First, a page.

Finally, finally, I came across a blog, A Story in Time, where a real homeschool mom shared her experience with Beautiful Feet Books because she couldn't find the same things I was looking for when she searched either. If other homeschoolers feel the way I do, research the way I do, then I feel like maybe someone who's researching Early American History from Beautiful Feet Books will happen across my series, and hers, and decide if this program is or is not right for their family. So here we go . . .
I really did love our former curriculum, and it served its purpose when we needed it most. I look forward to using it again with the girls, but it was time for the boys to move on. So why did I go with Beautiful Feet Books, and why specifically did we start with Early American History?
- Separate history and science - We are now at a point where we want something more streamlined and sequential, and the unit study approach wasn't working in this regard
- Charlotte Mason friendly - We were doing a literature-based approach, but I wanted to move back towards her methods a bit more, with less busywork
- Flexible lessons - I wanted a guide with a suggested flow and sequence, but not something so structured that I would feel restricted to "getting it all done" instead of using it the way that works best for us
- American History - I read this article about starting with American history (and another similar one that I cannot find at the moment) and it just felt right. Plus, I know my boys well. I know this is a good place for us for next year
Primary vs. Intermediate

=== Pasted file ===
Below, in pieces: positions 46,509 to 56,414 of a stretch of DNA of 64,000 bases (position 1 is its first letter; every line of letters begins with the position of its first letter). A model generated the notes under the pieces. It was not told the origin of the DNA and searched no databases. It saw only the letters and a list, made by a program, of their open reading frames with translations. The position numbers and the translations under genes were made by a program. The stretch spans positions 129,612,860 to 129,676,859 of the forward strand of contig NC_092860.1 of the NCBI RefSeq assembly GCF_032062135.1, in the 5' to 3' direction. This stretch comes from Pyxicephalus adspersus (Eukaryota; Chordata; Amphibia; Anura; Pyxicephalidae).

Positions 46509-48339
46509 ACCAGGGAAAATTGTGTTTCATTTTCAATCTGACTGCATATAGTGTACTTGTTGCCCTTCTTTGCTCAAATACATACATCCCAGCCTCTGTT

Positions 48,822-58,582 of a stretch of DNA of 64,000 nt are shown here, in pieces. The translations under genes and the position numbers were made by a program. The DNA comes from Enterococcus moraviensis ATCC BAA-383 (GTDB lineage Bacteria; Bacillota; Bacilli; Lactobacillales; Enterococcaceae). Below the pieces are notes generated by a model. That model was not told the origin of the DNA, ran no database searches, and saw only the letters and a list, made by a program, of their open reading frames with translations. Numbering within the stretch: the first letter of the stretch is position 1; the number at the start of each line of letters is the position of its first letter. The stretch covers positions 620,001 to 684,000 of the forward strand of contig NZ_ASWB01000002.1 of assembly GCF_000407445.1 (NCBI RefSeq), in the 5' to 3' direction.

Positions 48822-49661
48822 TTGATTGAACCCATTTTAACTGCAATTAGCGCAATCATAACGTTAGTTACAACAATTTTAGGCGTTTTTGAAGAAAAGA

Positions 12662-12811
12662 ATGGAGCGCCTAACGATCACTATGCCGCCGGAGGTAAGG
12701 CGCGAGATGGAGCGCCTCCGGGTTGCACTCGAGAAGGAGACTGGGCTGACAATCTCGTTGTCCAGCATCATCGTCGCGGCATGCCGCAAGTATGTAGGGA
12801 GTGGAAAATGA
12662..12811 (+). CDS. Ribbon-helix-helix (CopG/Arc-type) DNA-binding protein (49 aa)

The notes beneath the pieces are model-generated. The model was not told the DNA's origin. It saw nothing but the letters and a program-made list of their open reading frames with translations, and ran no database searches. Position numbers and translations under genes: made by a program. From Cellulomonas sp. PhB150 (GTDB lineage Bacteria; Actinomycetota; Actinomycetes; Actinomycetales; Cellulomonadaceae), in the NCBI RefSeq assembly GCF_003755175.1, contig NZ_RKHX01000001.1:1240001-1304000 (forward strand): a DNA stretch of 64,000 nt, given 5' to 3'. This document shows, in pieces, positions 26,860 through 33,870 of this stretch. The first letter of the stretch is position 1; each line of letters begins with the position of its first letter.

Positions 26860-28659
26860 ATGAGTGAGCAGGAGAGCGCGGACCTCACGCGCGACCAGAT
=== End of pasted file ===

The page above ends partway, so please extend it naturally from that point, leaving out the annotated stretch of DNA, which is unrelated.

There are two elementary levels for covering Early American History that could have worked for us. Primary is labeled as K-3, and Emory falls squarely in this range, being a rising second grader who is technically the age of a first grader. Intermediate is intended for 4th-6th grades, and Elliott is on the young end of this range, so my first instinct was to use Primary, and just adjust up for my 4th grader as necessary. I looked over all the samples I could find. I noticed there was some overlap in the books used for each level, so I started checking suggested age/grade recommendations, and I read descriptions and reviews for the books, and I previewed the samples on Amazon. I realized that most of the books used in Primary were well within my oldest son's age range, many with a suggested level of up to 6th grade. I think these books can sufficiently challenge him, especially since we've not thoroughly covered this time period before, because I can always adjust the assignments to meet his skill level.
If I am able to keep the boys together and meet them each where they're at, I would prefer to do so, and for our family, I believe this is the best choice. I do plan to choose a few selections from Intermediate for family reading, as well as other books that will give more perspective and understanding of historical events, particularly of Native American culture and slavery, to give a bit more of a well-rounded and historically accurate portrayal of all the events of the time period being covered.
So Part 1 is done. I've chosen a time period and a curriculum for our history studies next year. The next step, which I'm currently doing, is gathering complimentary resources. I'll write another post soon sharing some general resources that I plan to use to help flesh out our studies with art, handicrafts, music and the like.
If you have any resources for studying American history (through the Civil War) that you feel are a MUST for elementary students, please share!
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